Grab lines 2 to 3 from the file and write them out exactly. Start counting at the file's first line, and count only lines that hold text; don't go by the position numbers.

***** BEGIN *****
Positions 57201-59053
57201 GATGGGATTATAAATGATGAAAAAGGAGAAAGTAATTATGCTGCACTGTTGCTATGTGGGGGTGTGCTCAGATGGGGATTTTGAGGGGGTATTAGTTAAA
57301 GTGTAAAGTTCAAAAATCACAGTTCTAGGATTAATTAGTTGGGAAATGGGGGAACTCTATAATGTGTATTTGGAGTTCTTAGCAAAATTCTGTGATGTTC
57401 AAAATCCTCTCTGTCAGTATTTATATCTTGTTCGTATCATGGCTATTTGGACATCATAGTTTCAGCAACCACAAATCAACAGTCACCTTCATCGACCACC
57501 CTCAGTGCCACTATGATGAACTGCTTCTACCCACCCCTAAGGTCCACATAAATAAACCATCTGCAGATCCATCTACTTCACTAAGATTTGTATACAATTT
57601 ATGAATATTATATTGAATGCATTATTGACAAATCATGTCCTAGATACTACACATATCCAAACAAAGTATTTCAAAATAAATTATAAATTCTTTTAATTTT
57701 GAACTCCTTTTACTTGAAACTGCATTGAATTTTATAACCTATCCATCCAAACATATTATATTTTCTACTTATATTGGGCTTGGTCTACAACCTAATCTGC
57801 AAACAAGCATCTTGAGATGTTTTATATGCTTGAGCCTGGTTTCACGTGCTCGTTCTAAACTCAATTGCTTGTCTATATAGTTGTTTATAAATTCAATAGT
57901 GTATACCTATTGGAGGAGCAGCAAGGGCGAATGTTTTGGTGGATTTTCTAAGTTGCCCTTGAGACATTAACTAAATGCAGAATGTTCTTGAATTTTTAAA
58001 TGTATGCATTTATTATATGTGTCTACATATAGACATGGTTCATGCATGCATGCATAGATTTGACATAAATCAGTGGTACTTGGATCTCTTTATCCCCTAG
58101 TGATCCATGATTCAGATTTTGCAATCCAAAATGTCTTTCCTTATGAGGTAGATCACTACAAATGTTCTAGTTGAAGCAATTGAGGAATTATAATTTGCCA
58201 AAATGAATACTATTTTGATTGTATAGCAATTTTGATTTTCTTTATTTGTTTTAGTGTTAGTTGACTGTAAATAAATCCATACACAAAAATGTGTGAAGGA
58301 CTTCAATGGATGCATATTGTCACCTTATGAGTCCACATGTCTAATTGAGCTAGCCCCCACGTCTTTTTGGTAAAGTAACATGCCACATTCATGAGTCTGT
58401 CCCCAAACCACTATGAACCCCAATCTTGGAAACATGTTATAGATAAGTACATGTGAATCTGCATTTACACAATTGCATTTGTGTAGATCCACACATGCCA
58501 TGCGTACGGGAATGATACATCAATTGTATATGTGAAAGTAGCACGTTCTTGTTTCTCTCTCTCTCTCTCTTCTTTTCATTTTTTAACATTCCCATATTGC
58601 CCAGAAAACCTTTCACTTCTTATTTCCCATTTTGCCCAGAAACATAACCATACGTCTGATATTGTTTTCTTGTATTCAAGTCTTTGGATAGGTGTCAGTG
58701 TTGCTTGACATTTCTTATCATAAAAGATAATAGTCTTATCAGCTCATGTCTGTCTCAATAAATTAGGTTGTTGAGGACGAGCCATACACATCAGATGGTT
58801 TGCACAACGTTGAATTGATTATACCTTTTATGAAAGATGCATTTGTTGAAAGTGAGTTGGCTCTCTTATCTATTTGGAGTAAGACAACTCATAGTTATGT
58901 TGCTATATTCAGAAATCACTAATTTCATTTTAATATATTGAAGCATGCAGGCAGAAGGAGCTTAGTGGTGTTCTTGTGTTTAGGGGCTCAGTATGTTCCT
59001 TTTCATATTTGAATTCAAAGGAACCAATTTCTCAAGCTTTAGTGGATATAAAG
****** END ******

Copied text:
57201 GATGGGATTATAAATGATGAAAAAGGAGAAAGTAATTATGCTGCACTGTTGCTATGTGGGGGTGTGCTCAGATGGGGATTTTGAGGGGGTATTAGTTAAA
57301 GTGTAAAGTTCAAAAATCACAGTTCTAGGATTAATTAGTTGGGAAATGGGGGAACTCTATAATGTGTATTTGGAGTTCTTAGCAAAATTCTGTGATGTTC